After a few entries that paled in the face of the similarly Indiana Jones-inspired Uncharted series, this is Tomb Raider’s inevitable gritty reboot.
Unlike the original Lara Croft, who looked like she might’ve been created by a committee of shamed Seventies TV presenters whilst lighting up cigars, chuckling filthily and burping pie onto piles of rude magazines, the Lara depicted here is very much the strong female protagonist reborn in the fire of her horrific experiences.
She’s presented as a Katniss-style heroine – relatable and of course, carrying a bow as her weapon of choice. This is her Lost-inspired origin story, a survival tale on the shores of a mystical island, and it’s so refreshingly different from the other Tomb Raider games that it could’ve been the start of a completely new series and gotten away with it.
After washing up in this strange place, you soon learn it’s not just the passengers who are tottering around this mysterious landmass, as a group of gun-wielding nutjobs start opening fire on your civilian pals for the sake of it. Lara picks up a bow and gradually learns to defend herself, murdering hundreds of men in her bid to find a couple of her uninteresting mates in this tropical locale.
The adventure is slickly paced, playing out much like the cinematic Uncharted games it once inspired, only with its own smattering of RPG and hunting elements to make the new Tomb Raider feel somewhat complex. The set pieces are fantastic, the visuals are extraordinary (particularly the rich lighting effects) and there’s usually more to explore if you fancy revisiting places you’ve already plodded through, Zelda-style. The combat is familiar yet satisfying – and unlike the rest of Lara’s pedestrian arsenal, firing the bow never really gets old.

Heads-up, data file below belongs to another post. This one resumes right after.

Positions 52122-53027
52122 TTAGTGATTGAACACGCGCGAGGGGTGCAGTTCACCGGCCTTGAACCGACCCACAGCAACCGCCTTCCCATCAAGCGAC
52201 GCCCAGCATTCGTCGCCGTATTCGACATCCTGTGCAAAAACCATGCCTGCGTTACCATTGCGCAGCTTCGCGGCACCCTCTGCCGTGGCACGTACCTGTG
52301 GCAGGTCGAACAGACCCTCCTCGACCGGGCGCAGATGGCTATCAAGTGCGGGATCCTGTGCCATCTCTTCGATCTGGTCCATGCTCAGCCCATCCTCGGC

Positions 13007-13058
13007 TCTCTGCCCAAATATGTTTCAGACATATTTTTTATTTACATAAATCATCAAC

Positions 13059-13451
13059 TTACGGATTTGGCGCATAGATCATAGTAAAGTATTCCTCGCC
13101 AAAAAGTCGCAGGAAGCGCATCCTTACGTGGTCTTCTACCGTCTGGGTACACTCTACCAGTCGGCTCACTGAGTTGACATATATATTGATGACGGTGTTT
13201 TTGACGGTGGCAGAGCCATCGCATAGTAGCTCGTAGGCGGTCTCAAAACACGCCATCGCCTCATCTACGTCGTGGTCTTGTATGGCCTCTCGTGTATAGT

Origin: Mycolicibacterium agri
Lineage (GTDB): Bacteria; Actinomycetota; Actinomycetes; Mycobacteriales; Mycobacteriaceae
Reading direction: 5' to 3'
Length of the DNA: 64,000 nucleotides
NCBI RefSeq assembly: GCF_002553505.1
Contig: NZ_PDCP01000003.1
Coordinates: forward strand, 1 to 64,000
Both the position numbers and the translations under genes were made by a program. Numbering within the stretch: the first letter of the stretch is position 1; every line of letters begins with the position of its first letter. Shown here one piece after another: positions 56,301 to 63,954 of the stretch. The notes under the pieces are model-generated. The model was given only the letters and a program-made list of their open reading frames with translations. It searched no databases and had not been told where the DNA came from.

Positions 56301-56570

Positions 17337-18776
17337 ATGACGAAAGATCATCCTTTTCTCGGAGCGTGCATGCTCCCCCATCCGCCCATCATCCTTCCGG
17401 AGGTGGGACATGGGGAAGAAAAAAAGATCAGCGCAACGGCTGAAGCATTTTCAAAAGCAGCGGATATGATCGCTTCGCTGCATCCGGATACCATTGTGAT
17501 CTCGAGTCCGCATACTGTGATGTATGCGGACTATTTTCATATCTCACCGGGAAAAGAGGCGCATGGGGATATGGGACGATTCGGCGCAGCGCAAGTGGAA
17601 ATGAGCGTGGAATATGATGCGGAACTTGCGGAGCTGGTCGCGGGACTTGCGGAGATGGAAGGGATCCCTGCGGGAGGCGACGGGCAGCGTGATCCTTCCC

Yet, while the premise admittedly isn’t too interesting as a movie/TV pastiche, it’s actually the depiction of Lara Croft herself that makes this new paradigm for the series function so well.
The influence of stronger pop culture figures has helped forge a more believable character than you’d otherwise see in derpy mainstream videogames. Lara picks up new skills to survive as part of the story; therefore there is a certain logic to the way the game brings in new weapons and ideas. Admittedly, there are certain incongruities within this survival theme, such as Lara’s sorrowful regret for killing a deer in a cutscene early on, while eight hours later she’s racked up 20 brutal human headshots on the trot, but hey – the narrative effort is welcome, at least.
There’s something oddly likeable about Lara’s voice actress, too, who delivers an atypically organic performance that enhances the reality of the character, and the scriptwriting to go with it isn’t awful, either.
We had little beyond nostalgic respect for the Lara Croft of yesteryear – she was very much the product of her Nineties, Lucozade-guzzling time. But there’s a very precise angle to the heroine presented here that dovetails nicely with the development of your abilities – better bows, fighting moves, filters to help you better navigate the world and a load of other stuff. It’s not an overbearing amount of progression, yet it helps distinguish Tomb Raider from other more straightforward cover shooters.
The Lost-style vibe proves a natural fit for Tomb Raider, then, and mimicking the mentality behind Batman Begins and Casino Royale in rejuvenating wayward franchises has paid off for the series. This is a surprisingly consistent and complex adventure that leaves us with considerable optimism about a franchise we’ve never had a lot of love for.